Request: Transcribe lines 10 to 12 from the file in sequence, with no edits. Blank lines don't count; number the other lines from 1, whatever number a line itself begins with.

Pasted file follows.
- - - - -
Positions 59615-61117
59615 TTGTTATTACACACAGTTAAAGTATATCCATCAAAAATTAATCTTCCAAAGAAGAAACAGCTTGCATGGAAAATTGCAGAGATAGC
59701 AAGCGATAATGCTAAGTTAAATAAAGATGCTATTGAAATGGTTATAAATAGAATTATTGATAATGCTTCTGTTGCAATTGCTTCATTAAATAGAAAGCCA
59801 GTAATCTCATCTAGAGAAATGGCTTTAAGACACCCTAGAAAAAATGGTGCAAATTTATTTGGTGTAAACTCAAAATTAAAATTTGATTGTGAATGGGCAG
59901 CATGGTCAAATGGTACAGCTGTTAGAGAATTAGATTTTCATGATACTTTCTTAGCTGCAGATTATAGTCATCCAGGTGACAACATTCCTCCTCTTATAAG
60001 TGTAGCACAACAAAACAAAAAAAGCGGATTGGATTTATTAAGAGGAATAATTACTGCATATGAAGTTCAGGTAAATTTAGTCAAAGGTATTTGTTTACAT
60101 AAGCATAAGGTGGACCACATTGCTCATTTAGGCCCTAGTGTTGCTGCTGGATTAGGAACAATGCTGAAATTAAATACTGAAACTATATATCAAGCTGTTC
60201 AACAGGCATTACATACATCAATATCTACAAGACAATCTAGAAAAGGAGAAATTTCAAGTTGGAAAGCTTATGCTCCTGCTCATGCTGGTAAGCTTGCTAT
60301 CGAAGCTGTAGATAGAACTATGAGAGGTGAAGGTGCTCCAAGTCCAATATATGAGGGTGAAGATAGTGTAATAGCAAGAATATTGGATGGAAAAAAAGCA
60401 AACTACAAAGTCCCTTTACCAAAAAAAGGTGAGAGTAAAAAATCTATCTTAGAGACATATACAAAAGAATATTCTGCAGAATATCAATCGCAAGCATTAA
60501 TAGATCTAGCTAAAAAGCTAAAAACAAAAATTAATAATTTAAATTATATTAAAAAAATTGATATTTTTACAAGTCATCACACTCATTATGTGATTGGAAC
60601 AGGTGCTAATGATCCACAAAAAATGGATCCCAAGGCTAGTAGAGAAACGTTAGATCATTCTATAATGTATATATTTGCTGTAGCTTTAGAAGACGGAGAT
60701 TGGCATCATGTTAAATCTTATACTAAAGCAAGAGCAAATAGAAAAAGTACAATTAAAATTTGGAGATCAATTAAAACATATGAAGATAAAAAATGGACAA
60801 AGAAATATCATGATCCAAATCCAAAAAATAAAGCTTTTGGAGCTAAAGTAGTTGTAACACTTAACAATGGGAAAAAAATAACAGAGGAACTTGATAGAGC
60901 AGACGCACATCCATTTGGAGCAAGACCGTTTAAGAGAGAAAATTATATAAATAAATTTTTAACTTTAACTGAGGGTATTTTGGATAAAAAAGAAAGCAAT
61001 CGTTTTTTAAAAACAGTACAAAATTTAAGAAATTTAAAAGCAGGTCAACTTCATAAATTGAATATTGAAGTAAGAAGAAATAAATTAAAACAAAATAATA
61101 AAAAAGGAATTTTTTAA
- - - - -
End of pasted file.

60401 AACTACAAAGTCCCTTTACCAAAAAAAGGTGAGAGTAAAAAATCTATCTTAGAGACATATACAAAAGAATATTCTGCAGAATATCAATCGCAAGCATTAA
60501 TAGATCTAGCTAAAAAGCTAAAAACAAAAATTAATAATTTAAATTATATTAAAAAAATTGATATTTTTACAAGTCATCACACTCATTATGTGATTGGAAC
60601 AGGTGCTAATGATCCACAAAAAATGGATCCCAAGGCTAGTAGAGAAACGTTAGATCATTCTATAATGTATATATTTGCTGTAGCTTTAGAAGACGGAGAT